Vulgamore v. Tuba City Regional Healthcare Corporation

Filing 13

ORDER granting in part and denying in part 7 Defendant's Motion to Dismiss; granted to the extent it is brought pursuant to Rule 12(b)(1) and denied as moot with respect to Rule 12(b)(6). This action is dismissed for lack of subject matter jurisdiction. The Clerk is directed to enter judgment accordingly. Signed by Judge David G Campbell on 8/11/11.(LSP)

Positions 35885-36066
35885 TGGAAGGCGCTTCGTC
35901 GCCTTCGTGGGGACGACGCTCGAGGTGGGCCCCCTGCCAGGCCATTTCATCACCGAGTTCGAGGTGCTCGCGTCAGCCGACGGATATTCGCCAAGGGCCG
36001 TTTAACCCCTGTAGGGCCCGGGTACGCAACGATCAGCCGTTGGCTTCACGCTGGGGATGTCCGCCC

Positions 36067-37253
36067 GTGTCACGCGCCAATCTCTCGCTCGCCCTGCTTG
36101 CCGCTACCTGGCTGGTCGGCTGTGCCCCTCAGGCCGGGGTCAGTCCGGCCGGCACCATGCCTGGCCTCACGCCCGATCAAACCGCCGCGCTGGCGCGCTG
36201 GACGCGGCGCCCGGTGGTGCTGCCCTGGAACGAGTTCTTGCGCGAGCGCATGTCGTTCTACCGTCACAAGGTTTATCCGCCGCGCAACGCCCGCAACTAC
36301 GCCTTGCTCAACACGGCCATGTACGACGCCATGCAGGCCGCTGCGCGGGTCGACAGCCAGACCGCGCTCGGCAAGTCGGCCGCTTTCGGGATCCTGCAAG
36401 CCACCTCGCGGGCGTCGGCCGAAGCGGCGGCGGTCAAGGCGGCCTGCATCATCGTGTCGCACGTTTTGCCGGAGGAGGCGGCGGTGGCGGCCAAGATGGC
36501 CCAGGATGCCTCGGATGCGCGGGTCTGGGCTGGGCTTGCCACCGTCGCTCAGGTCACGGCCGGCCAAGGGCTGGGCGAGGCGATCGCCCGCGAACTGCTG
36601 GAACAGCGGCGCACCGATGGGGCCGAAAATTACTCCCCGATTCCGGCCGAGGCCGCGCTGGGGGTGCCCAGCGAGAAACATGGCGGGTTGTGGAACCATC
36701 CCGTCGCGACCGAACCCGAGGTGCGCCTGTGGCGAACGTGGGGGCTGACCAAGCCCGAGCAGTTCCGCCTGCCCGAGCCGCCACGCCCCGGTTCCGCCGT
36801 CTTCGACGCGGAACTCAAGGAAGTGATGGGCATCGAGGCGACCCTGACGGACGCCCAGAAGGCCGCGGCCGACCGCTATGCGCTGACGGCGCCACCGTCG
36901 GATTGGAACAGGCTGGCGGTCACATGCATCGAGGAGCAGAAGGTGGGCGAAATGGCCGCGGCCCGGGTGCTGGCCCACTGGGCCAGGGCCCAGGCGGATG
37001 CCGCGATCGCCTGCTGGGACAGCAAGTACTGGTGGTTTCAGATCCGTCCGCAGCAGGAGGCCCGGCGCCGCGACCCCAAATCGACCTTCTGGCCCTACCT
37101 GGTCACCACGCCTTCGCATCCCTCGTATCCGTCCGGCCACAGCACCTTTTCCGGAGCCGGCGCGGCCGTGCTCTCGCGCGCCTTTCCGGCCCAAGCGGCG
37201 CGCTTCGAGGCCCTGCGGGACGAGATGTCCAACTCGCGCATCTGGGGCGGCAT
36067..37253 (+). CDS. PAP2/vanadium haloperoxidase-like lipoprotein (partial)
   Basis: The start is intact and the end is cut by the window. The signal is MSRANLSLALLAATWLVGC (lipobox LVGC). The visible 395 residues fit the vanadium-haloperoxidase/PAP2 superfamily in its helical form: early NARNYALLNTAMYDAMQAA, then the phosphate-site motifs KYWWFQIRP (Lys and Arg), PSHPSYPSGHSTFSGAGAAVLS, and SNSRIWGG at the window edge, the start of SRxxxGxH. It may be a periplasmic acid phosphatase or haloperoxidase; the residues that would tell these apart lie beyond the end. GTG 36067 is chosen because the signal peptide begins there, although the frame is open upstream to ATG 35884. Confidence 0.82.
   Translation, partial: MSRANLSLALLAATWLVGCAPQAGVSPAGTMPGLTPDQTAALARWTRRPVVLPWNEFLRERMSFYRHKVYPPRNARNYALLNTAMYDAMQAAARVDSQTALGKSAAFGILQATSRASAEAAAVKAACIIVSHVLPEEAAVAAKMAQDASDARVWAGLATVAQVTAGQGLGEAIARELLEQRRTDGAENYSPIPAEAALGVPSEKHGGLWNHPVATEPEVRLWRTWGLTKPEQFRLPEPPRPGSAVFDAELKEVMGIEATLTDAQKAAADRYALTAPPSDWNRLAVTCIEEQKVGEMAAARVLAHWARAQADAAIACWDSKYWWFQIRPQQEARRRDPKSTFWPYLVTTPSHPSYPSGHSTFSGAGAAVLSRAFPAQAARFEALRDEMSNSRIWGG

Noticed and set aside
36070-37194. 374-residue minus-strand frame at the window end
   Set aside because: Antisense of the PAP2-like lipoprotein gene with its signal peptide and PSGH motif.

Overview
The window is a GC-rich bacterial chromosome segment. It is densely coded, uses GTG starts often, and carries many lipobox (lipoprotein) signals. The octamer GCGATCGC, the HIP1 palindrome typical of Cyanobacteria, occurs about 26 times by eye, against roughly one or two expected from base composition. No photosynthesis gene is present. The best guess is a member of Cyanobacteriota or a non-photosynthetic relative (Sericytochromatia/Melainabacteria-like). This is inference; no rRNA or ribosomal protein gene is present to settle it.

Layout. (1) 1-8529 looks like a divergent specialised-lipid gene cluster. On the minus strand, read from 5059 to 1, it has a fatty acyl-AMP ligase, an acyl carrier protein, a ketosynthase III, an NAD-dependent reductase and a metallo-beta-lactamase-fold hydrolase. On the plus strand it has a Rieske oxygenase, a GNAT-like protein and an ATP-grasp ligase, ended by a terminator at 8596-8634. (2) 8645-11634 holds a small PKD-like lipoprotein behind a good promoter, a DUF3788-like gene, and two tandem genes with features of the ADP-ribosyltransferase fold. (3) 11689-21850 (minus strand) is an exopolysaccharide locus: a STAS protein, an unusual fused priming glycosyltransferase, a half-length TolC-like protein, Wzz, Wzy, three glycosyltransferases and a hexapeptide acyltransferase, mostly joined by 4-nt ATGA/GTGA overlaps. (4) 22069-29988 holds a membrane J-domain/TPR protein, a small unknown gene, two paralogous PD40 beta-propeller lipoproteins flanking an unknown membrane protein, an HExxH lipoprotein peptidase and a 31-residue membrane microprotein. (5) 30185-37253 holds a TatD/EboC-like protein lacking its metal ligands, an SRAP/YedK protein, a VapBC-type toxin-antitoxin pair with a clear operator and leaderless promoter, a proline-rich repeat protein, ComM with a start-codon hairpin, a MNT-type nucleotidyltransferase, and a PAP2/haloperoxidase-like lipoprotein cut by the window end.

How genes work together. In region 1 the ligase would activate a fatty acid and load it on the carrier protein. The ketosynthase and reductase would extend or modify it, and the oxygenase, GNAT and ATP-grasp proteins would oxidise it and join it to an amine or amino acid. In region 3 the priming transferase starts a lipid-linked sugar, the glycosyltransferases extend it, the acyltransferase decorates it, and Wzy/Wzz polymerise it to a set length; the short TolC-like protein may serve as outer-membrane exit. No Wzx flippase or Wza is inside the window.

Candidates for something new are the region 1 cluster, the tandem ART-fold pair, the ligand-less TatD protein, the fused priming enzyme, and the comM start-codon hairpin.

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1 WO 2 3 4 5 6 IN THE UNITED STATES DISTRICT COURT 7 FOR THE DISTRICT OF ARIZONA 8 9 Rocky Vulgamore, Plaintiff, 10 11 No. CV-11-8087-PCT-DGC ORDER vs. 12 Tuba City Regional Healthcare Corporation, 13 Defendant. 14 15 Plaintiff Rocky Vulgamore, a registered nurse, has a history of addiction to 16 prescription drugs. 17 2008. As part of a program for recovering nurses, Plaintiff is subject to random drug 18 testing, mandatory Alcoholics Anonymous meetings, and worksite monitoring. He successfully completed a rehabilitation program in February 19 Tuba City is the largest community on the Navajo reservation, located in 20 northeastern Arizona. Defendant Tuba City Regional Health Care Corporation operates a 21 hospital and provides community health services. 22 Plaintiff the position of nurse anesthetist. The offer was withdrawn six months later. The 23 offer was rescinded, according to Plaintiff, because Defendant’s credentialing committee 24 felt uncomfortable with his history of drug addiction and determined that there was 25 nothing in Tuba City to keep him sober. See Doc. 1 ¶¶ 12-27. In May 2010, Defendant offered 26 Plaintiff filed a charge of disability discrimination in January 2011. Doc. 1-1 27 at 1-3. The EEOC dismissed the charge on the ground that Defendant is a tribal entity. 28 1 Id. at 4. Plaintiff filed suit in June 2011, asserting disability discrimination in violation of 2 Title I of the Americans with Disabilities Act (“ADA”), 42 U.S.C. § 12101 et seq., the 3 ADA Amendments Act of 2008, Pub. L. No. 110-325, and Section 504 of the 4 Rehabilitation Act of 1973, 20 U.S.C. § 794. Doc. 1. Plaintiff seeks injunctive relief and 5 compensatory and punitive damages. Id. at 10-11. 6 Defendant has filed a motion to dismiss pursuant to Rules 12(b)(1) and (6) of the 7 Federal Rules of Civil Procedure. Doc. 7. The motion is fully briefed. Docs. 11, 12. 8 Oral argument has not been requested. For reasons that follow, the Court will grant the 9 motion in part and dismiss the case for lack of subject matter jurisdiction based on tribal 10 sovereign immunity. 11 I. Legal Standards. 12 “Indian tribes have long been recognized as possessing the common-law immunity 13 from suit traditionally enjoyed by sovereign powers.” Santa Clara Pueblo v. Martinez, 14 436 U.S. 49, 58 (1978). In practice, this means that Indian tribes “may not be sued 15 absent an express and unequivocal waiver of immunity” by the tribe or by Congress. 16 Dawavendewa v. Salt River Project, 276 F.3d 1150, 1159 (9th Cir. 2002) (citing Santa 17 Clara Pueblo, 436 U.S. at 58-59). “This immunity applies to the tribe’s commercial as 18 well as governmental activities.” Cook v. AVI Casino Enters., Inc., 548 F.3d 718, 725 19 (9th Cir. 2008) (citing Kiowa Tribe of Okla. v. Mfg. Techs., Inc., 523 U.S. 751, 754-55 20 (1998)). Stated differently, “tribal corporations acting as an arm of the tribe enjoy the 21 same sovereign immunity granted to a tribe itself.” Id. 22 The question whether sovereign immunity has been waived is, in the first instance, 23 a question of subject matter jurisdiction. McCarthy v. United States, 850 F.2d 558, 560 24 (9th Cir. 1988). 25 jurisdiction, the plaintiff bears the burden of proving that jurisdiction exists. Thornhill 26 Publ’g Co. v. Gen. Tel. & Elecs., 594 F.2d 730, 733 (9th Cir. 1979). The complaint’s 27 factual allegations must be accepted as true, but “conclusory allegations of law and On a Rule 12(b)(1) motion to dismiss for lack of subject matter 28 -2- 1 unwarranted inferences are not sufficient to defeat a motion to dismiss.” Pareto v. 2 F.D.I.C., 139 F.3d 696, 699 (9th Cir. 1998). 3 II. Analysis. 4 Plaintiff admits that Defendant is a tribal entity, that is, Defendant is owned and 5 operated by the Navajo Nation. Docs. 1 ¶ 8, 11 at 12; see Peabody Coal Co. v. Navajo 6 Nation, 373 F.3d 945, 946 (9th Cir. 2004) (noting that the Nation is a federal recognized 7 Indian tribe); Pink v. Modoc Indian Health Project, Inc., 157 F.3d 1185, 1187-88 (9th 8 Cir. 1998) (finding health services corporation created and controlled by Indian tribes to 9 be “an arm of the sovereign tribes”). Defendant argues, correctly, that “the Nation has 10 not waived its sovereign immunity and Congress has not clearly abrogated tribal 11 sovereign immunity in [disability discrimination] cases.” Dawavendewa, 276 F.3d at 12 1159. 13 The language of the ADA itself leaves no doubt that Congress exempted Indian 14 tribes and tribal entities from Title I coverage when it specified that “[t]he term 15 ‘employer does not include . . . a corporation wholly owned by . . . an Indian tribe[.]” 16 42 U.S.C. § 12111(5)(b)(i); see Barnes v. Mashantucket Pequot Tribal Nation, No. 3:06- 17 CV-693 (RNC), 2007 WL 685179, at *1 (D. Conn. Mar. 3, 2007); Charland v. Little Six, 18 Inc., 112 F. Supp. 2d 858, 865 (D. Minn. 2000); see also Dawavendewa, 276 F.3d at 19 1159 n.9 (noting that that the Navajo Nation fell within the scope of the Indian tribe 20 exemption of Title VII); Pink, 157 F.3d at 1188 (same with respect to tribal health 21 services corporation). 22 The ADA Amendments Act of 2008 makes clear that the term “disability” is to be 23 interpreted broadly, see Rohr v. Salt River Project, 555 F.3d 850, 853 (9th Cir. 2009), but 24 nothing on the face of that statute purports to subject Indian tribes or tribal entities to the 25 jurisdiction of the federal courts in civil actions for injunctive relief or damages. Nor 26 does Plaintiff present any legal authority or argument that the statute somehow waives 27 tribal sovereign immunity. 28 -3- 1 The Rehabilitation Act allows suits against a local agency of an Indian tribe, but 2 only where the agency “has an agreement with the designated State agency to conduct a 3 vocational rehabilitation program[.]” 29 U.S.C. § 705(24). “This isolated provision, 4 concerned with a particular kind of program, does not suggest an unequivocal, broad 5 abrogation of tribal immunity with respect to all claims against an Indian tribe.” Barnes, 6 2007 WL 685179, at *1. Plaintiff does not allege that the Navajo Nation maintains a 7 covered vocational rehabilitation program. In short, Plaintiff “has pointed to no express 8 provision in the Rehabilitation Act unmistakably demonstrating that Congress intended to 9 abrogate tribal sovereign immunity in these circumstances.” Sanderlin v. Seminole Tribe, 10 243 F.3d 1282, 1291 (11th Cir. 2001). 11 Plaintiff’s reliance on Fleming v. Yuma Regional Medical Center, 587 F.3d 938 12 (9th Cir. 2009), is misplaced. That case held only that the Rehabilitation Act applies to 13 independent contractors. 587 F.3d at 941. Nothing in Fleming suggests that Congress, in 14 passing the Rehabilitation Act, expressly and unequivocally waived tribal immunity. 15 Plaintiff asserts that pursuant to the Civil Rights Restoration Act of 1987, Pub. L. 16 No. 100-259, the anti-discrimination provisions of the Rehabilitation Act apply 17 “institution wide.” Doc. 11 at 15. Plaintiff cites, and the Court has found, no case in 18 which the Restoration Act has been construed as having waived tribal immunity. 19 Plaintiff further asserts that by accepting federal funds under the American 20 Recovery and Reinvestment Act of 2009, Pub. L. No. 111-5, Defendant agreed to comply 21 with all federal discrimination laws (Docs. 1 ¶¶ 10-11, 11 at 16), but Plaintiff cites no 22 legal authority in support of this assertion. Nor has Plaintiff otherwise shown that 23 Defendant’s acceptance of federal funds constitutes a waiver of tribal immunity on the 24 part of the Navajo Nation. See Sanderlin, 243 F.3d at 1286-89 (concluding that a tribe’s 25 promise not to discriminate in return for federal financial assistance “in no way 26 constitute[d] an express and unequivocal waiver of sovereign immunity and consent to be 27 sued in federal court”). 28 -4- 1 III. Conclusion. 2 “The Supreme Court has repeatedly declared a presumption favoring tribal 3 sovereign immunity.” Demontiney v. United States, 255 F.3d 801, 811 (9th Cir. 2001) 4 (citing Santa Clara Pueblo, 436 U.S. at 58; Okla. Tax Comm’n v. Citizens Band of 5 Potawatomi Indian Tribe, 498 U.S. 505, 509 (1991)). “Unless [Plaintiff] satisfies the 6 burden of establishing that [his] action falls within an unequivocally expressed waiver of 7 sovereign immunity by Congress [or the Nation], it must be dismissed.” Dunn & Black, 8 P.S. v. United States, 492 F.3d 1084, 1088 (9th Cir. 2007). Plaintiff has not met his 9 burden. The Court therefore will grant Defendant’s motion to the extent it is brought 10 pursuant to Rule 12(b)(1) and dismiss this action for lack of subject matter jurisdiction. 11 Leave to amend the complaint is denied as futile. See Pink, 157 F.3d at 1189.1 12 IT IS ORDERED: 13 1. 14 Defendant’s motion to dismiss (Doc. 7) is granted to the extent it is brought pursuant to Rule 12(b)(1) and denied as moot with respect to Rule 12(b)(6). 15 2. This action is dismissed for lack of subject matter jurisdiction. 16 3. The Clerk is directed to enter judgment accordingly. 17 Dated this 11th day of August, 2011. 18 19 20 21 22 23 24 25 26 27 28 1 Defendant asserts in its reply that it is entitled to an award of attorneys’ fees and costs (Doc. 12 at 13), but it is well established that “courts will not consider arguments raised for the first time in a reply brief.’” Bach v. Forever Living Prods. U.S., Inc., 473 F. Supp. 2d 1110, 1122 n.6 (W.D. Wash. 2007) (citing Lentini v. Cal. Ctr. for the Arts, 370 F.3d 837, 843 n.6 (9th Cir. 2004)); see Gadda v. State Bar of Cal., 511 F.3d 933, 937 n.2 (9th Cir. 2007). -5-